CHICAGO — While Americans might be eating at home more, it doesn’t mean they are actually cooking more, according to the NPD Group. It means they are using microwaves more often.

"Microwaving has been flat for two decades, but it increased last year as Americans found a way to eat at home and not cook," said Harry Balzer, chief industry analyst at The NPD Group. "We’re using our microwaves to warm and heat more, but not prepare more dishes from scratch."

About 20% of all meals prepared in U.S. homes from 1990 to 2007 involved using a microwave until last year when usage rose to 10%. While stove tops are the most popular cooking appliance, the per cent of main meals prepared on a stove top dropped to 33% in 2009 from 52% in 1985.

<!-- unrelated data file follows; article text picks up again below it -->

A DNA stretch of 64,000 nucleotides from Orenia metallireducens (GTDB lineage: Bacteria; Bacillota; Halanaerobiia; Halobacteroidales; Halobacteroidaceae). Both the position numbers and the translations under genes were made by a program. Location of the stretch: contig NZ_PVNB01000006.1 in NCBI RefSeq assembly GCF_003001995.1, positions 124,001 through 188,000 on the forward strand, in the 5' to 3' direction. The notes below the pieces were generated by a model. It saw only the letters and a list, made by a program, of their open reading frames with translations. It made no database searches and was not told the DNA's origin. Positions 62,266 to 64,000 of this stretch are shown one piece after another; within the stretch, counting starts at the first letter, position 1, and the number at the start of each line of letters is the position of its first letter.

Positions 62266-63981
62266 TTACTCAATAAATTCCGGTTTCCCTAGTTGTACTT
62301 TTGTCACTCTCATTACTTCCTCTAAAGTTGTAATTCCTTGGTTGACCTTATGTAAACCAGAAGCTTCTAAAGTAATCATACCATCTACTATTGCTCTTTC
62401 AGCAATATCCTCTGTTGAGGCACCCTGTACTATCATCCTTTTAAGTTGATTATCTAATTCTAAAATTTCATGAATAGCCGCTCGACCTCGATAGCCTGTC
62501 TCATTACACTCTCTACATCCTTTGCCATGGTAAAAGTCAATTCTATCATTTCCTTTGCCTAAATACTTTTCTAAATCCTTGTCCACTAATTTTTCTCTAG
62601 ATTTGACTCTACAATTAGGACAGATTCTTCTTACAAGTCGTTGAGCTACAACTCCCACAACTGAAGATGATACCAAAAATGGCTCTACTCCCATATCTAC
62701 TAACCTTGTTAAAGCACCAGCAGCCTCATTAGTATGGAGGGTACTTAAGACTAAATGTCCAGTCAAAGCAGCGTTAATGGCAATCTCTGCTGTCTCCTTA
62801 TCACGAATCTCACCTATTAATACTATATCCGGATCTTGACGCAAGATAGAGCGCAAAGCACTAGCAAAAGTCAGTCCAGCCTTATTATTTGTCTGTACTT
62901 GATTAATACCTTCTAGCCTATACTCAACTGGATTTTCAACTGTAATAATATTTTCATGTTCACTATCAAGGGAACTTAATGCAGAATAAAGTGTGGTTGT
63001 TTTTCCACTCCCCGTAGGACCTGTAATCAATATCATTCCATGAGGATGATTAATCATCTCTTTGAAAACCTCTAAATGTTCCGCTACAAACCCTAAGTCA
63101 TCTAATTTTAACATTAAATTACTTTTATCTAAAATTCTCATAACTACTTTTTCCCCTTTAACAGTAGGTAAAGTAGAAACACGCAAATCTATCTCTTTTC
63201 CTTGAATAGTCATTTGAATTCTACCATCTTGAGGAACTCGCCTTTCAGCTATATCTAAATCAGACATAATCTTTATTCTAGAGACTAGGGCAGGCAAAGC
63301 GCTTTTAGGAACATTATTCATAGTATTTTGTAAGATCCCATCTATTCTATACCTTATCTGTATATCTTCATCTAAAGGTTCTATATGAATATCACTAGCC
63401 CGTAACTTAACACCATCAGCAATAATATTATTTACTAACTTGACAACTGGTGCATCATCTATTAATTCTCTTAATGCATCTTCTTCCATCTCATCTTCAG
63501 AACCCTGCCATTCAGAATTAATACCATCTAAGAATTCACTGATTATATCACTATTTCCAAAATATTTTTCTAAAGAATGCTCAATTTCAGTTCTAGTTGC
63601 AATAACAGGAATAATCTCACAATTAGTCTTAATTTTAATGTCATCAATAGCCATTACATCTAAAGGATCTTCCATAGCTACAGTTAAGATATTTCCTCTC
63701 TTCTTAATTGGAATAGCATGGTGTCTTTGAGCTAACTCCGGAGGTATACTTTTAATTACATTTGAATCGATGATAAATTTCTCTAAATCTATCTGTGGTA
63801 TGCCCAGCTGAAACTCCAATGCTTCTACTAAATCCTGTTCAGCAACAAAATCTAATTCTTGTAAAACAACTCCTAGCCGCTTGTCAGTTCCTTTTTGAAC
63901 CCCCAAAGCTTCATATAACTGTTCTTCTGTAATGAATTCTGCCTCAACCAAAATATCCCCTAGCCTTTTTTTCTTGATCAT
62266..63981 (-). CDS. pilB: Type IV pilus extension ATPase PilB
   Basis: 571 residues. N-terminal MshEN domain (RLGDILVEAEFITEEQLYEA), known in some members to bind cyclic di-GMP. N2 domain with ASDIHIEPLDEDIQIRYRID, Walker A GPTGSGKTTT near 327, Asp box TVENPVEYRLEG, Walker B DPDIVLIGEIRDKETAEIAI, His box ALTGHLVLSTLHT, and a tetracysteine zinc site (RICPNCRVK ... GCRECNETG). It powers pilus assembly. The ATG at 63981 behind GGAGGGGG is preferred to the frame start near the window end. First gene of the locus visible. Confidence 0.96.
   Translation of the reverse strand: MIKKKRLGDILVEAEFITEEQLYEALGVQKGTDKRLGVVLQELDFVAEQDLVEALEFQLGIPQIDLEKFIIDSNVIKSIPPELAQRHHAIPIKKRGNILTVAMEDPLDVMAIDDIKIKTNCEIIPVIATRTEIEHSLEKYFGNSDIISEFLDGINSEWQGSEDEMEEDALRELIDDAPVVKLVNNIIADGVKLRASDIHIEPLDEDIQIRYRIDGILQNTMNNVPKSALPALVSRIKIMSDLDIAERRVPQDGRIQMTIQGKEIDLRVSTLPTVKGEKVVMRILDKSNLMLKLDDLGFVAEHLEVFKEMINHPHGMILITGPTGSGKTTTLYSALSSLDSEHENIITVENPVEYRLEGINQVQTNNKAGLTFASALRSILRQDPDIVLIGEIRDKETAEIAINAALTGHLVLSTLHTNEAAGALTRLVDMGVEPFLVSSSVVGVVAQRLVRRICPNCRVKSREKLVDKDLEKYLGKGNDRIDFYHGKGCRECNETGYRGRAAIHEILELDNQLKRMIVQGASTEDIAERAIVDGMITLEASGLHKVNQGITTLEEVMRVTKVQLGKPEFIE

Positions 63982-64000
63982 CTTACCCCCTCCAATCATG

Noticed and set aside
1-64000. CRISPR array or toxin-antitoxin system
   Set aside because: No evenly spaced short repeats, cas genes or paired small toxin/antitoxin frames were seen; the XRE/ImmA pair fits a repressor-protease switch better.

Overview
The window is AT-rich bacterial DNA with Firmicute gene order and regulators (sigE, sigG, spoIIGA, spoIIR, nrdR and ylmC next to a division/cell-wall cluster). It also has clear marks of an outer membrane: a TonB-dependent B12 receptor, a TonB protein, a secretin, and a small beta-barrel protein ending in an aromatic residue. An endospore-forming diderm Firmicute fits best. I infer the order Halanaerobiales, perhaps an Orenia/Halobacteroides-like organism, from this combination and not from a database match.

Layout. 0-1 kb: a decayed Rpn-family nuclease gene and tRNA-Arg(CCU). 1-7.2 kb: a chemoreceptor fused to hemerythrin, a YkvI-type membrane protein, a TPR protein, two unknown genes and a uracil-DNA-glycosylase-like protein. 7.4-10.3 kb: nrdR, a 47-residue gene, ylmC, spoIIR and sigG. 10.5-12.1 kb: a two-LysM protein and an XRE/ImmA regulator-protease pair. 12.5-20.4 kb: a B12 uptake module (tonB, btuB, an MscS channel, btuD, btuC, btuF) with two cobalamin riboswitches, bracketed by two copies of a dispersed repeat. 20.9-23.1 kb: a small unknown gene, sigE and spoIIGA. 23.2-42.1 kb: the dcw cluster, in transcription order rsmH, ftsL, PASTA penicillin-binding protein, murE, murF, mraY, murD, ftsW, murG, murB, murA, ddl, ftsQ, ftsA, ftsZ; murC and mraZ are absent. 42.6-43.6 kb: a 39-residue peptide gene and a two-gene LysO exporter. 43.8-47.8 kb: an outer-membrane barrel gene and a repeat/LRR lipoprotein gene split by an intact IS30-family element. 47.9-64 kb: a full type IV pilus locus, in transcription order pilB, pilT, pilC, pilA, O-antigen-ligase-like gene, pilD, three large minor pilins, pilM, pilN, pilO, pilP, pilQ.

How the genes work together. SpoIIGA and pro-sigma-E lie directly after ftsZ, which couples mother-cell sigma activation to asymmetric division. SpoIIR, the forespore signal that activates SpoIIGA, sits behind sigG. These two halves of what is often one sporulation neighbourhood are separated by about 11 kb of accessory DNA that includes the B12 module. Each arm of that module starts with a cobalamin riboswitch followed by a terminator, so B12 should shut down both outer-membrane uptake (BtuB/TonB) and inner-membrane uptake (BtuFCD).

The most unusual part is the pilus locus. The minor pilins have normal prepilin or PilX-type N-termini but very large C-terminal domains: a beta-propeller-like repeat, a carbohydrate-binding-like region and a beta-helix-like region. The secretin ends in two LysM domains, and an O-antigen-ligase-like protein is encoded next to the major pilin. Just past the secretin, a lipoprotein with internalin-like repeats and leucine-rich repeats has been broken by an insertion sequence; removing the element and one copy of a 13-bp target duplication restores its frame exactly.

"There was a lot of speculation last year as to how our eating behaviors changed as a result of the economic crisis," Mr. Balzer said. "The truth is consumer behavior changes slowly. I’ve observed America’s eating patterns in good and bad economies, and the constant is there is no recession in eating and Americans don’t want to cook what they eat."